The Elements Necessary to Refuse Treatment
If you are refusing a lifesaving treatment, your physician is responsible for ascertaining that you clearly understand the refusal. He or she may request a capacity determination. This entails a psychiatrist's formal evaluation of your capacity to make such a decision. The capacity to refuse treatment requires four elements:
• The ability to express a choice
• The ability to understand the treatment options and their consequences
• The ability to appreciate the information as it applies to one's specific situation
• The ability to make reasonable judgments regarding the information
These four elements must be met for a patient to have the capacity to decide on medical or psychiatric treatment or to refuse it. It is important for the health care provider to sort out each of these elements. An emergency conservatorship may be required to help make the necessary decisions to save the patient's life if it has been determined that the patient lacks capacity to make decisions regarding his or her health and/or finances. Usually a family member is appointed as the conservator.
A few life-threatening situations occur in the treatment of alcohol and drug abuse. Severe symptoms from the sudden and untreated withdrawal of a drug or alcohol, and DTs can be life threatening. Another life-threatening situation may be when someone's behavior is out of control and he or she is threatening violence — the patient is a danger to self or others. If safety is at stake — to the patient, someone else, or society — then hospitalization or treatment may be required without the patient's permission.
At this point, the patient may not be capable of making an informed decision, particularly if he or she is still in denial that there is a problem and is threatening harm to self or others, is intoxicated, or has the DTs. Under these circumstances, the decision to treat or hospitalize the substance abuser will be made in the best interests of the patient, the family, and society. If safety remains a concern even after a patient is no longer intoxicated or in active alcohol withdrawal, the health care provider or physician may turn to the courts for guidance. The court can order treatment for an unwilling patient to be admitted to a hospital and/or to be treated. The legal procedures for this vary from state to state. In most states, treatment can be provided without a patient's consent only if the patient remains an immanent threat to self or others. After this threat has resolved, then only a court can intervene to order a patient into a rehabilitation center and generally only after the patient has broken the law and the matter involves an alternative to sentencing. Otherwise, no state allows a patient to be civilly committed to a drug or alcohol rehabilitation program.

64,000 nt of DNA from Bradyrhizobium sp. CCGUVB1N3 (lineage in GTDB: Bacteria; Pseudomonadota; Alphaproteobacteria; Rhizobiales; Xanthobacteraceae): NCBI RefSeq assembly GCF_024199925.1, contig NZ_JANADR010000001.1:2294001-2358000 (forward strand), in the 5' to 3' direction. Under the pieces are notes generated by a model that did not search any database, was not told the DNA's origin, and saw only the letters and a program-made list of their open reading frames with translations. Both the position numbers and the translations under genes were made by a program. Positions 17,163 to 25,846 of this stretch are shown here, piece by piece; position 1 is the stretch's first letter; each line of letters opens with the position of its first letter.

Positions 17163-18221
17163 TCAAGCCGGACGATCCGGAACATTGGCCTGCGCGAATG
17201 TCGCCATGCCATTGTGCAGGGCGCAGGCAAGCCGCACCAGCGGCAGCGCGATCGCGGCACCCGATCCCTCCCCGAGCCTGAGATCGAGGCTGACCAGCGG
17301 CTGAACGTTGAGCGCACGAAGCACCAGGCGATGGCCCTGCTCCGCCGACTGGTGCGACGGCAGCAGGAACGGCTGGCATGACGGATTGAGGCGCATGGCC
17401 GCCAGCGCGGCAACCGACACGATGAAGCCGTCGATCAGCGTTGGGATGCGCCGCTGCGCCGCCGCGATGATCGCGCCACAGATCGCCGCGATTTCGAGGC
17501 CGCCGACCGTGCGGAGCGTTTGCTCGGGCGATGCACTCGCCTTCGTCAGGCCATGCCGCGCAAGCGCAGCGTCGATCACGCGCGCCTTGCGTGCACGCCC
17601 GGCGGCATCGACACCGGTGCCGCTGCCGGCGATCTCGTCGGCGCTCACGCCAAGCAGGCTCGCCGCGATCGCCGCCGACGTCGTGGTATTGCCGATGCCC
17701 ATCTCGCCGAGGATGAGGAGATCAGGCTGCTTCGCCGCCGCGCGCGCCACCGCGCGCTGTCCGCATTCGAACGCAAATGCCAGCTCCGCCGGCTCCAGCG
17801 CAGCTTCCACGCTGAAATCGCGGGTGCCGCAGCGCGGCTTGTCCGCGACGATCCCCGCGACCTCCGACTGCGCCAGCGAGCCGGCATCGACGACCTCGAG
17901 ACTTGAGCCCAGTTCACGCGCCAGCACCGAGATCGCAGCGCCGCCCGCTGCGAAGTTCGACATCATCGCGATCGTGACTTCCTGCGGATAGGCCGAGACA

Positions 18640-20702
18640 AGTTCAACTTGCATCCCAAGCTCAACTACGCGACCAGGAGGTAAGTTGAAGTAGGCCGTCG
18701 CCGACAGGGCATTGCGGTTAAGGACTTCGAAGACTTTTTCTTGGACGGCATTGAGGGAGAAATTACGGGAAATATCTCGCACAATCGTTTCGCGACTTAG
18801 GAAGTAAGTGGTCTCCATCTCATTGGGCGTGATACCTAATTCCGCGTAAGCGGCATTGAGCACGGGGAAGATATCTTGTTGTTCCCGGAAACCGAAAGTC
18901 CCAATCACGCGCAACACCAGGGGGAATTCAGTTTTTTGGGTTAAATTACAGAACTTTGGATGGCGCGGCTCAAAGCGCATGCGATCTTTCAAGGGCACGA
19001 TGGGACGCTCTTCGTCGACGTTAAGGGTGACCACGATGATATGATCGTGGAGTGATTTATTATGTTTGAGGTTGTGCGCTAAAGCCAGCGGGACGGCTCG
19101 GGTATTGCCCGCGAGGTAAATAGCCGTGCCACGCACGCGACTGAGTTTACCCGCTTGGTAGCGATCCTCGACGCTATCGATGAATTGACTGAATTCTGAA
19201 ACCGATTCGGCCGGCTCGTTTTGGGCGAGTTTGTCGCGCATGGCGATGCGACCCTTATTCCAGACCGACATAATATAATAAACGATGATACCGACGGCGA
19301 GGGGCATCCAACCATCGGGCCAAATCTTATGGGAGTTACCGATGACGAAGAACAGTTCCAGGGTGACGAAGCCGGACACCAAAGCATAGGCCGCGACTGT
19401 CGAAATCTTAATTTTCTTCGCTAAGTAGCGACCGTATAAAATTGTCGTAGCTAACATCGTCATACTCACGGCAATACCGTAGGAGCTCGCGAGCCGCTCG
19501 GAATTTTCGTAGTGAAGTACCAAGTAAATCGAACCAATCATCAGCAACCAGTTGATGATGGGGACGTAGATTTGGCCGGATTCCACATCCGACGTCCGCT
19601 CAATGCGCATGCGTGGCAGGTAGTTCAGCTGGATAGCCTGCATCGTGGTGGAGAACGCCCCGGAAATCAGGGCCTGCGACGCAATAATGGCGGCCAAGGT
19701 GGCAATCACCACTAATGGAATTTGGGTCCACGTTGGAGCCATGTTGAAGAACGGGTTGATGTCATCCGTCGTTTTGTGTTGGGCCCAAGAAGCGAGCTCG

In summary, you have the every right to refuse treatment. The right to refuse treatment is a valued ethical principle that all of the health professions honor. It is one of many of the rights that the American Hospital Associations Patient's Bill of Rights lists. The rights of psychiatric and substance abuse patients are posted in most treatment settings. If you refuse treatment, you must consider the consequences to you and to your family. Study the risk/benefit ratio carefully before making the decision. Also, be aware that if your behavior or medical condition is life threatening, physicians have an obligation to admit you to the hospital for observation and treatment, especially if the treatment is life saving.
Where can I get more information?
Many resources are available through organizations, websites, and publications. A partial list is included in the appendix.